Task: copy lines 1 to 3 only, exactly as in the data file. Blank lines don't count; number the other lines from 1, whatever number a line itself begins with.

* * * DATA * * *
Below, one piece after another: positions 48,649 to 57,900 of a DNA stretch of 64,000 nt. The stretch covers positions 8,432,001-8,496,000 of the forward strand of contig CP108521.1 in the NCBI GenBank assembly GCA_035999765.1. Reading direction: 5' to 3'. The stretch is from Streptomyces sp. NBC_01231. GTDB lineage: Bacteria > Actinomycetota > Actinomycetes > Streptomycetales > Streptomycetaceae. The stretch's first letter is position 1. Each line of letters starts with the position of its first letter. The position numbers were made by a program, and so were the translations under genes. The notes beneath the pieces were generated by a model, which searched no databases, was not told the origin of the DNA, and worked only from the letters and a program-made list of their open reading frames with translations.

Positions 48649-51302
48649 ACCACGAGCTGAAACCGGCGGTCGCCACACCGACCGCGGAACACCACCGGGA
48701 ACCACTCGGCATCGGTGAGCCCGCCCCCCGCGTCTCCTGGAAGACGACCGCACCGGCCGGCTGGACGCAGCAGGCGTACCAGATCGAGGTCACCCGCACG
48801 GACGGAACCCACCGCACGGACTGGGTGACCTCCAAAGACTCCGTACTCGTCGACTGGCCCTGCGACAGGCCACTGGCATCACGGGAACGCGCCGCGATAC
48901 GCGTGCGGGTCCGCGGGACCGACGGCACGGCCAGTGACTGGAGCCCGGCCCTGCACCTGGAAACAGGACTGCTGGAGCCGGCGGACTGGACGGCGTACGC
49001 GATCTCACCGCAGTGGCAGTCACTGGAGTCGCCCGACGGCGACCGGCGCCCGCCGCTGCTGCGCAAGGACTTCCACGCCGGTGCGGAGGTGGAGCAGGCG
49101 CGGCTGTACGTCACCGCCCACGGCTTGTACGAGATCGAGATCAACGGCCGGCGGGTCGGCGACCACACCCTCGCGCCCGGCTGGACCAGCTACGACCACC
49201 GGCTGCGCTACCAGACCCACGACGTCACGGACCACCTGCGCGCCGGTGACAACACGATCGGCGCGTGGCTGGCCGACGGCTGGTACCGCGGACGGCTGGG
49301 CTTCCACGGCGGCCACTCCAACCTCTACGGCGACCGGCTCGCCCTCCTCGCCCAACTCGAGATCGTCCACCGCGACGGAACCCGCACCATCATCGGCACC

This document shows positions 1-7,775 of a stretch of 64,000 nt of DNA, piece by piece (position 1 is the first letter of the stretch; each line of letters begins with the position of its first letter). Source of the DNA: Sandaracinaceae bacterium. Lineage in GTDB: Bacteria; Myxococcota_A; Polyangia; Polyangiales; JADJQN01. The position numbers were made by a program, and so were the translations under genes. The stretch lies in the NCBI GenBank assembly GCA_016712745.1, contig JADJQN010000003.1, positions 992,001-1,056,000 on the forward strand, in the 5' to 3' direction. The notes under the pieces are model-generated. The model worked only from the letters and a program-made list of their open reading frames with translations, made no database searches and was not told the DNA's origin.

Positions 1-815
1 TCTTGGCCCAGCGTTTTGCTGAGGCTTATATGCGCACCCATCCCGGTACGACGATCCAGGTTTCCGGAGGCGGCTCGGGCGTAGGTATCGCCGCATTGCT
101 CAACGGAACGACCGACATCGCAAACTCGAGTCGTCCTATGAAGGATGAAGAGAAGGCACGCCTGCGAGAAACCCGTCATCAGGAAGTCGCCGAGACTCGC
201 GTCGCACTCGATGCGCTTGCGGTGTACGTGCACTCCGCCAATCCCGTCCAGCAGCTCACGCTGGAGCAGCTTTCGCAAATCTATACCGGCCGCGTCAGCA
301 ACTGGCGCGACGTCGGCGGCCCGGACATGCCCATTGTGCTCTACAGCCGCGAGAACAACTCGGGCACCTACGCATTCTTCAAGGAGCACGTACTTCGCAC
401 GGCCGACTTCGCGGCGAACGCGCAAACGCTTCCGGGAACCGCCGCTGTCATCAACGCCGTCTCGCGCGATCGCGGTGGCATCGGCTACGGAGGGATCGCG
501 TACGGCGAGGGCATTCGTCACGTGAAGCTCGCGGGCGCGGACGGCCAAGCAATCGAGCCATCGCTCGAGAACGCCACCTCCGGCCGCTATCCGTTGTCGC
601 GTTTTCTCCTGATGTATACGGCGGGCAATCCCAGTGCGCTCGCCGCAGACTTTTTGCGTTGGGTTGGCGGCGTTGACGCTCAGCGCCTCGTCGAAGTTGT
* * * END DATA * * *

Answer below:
Below, one piece after another: positions 48,649 to 57,900 of a DNA stretch of 64,000 nt. The stretch covers positions 8,432,001-8,496,000 of the forward strand of contig CP108521.1 in the NCBI GenBank assembly GCA_035999765.1. Reading direction: 5' to 3'. The stretch is from Streptomyces sp. NBC_01231. GTDB lineage: Bacteria > Actinomycetota > Actinomycetes > Streptomycetales > Streptomycetaceae. The stretch's first letter is position 1. Each line of letters starts with the position of its first letter. The position numbers were made by a program, and so were the translations under genes. The notes beneath the pieces were generated by a model, which searched no databases, was not told the origin of the DNA, and worked only from the letters and a program-made list of their open reading frames with translations.

Positions 48649-51302
48649 ACCACGAGCTGAAACCGGCGGTCGCCACACCGACCGCGGAACACCACCGGGA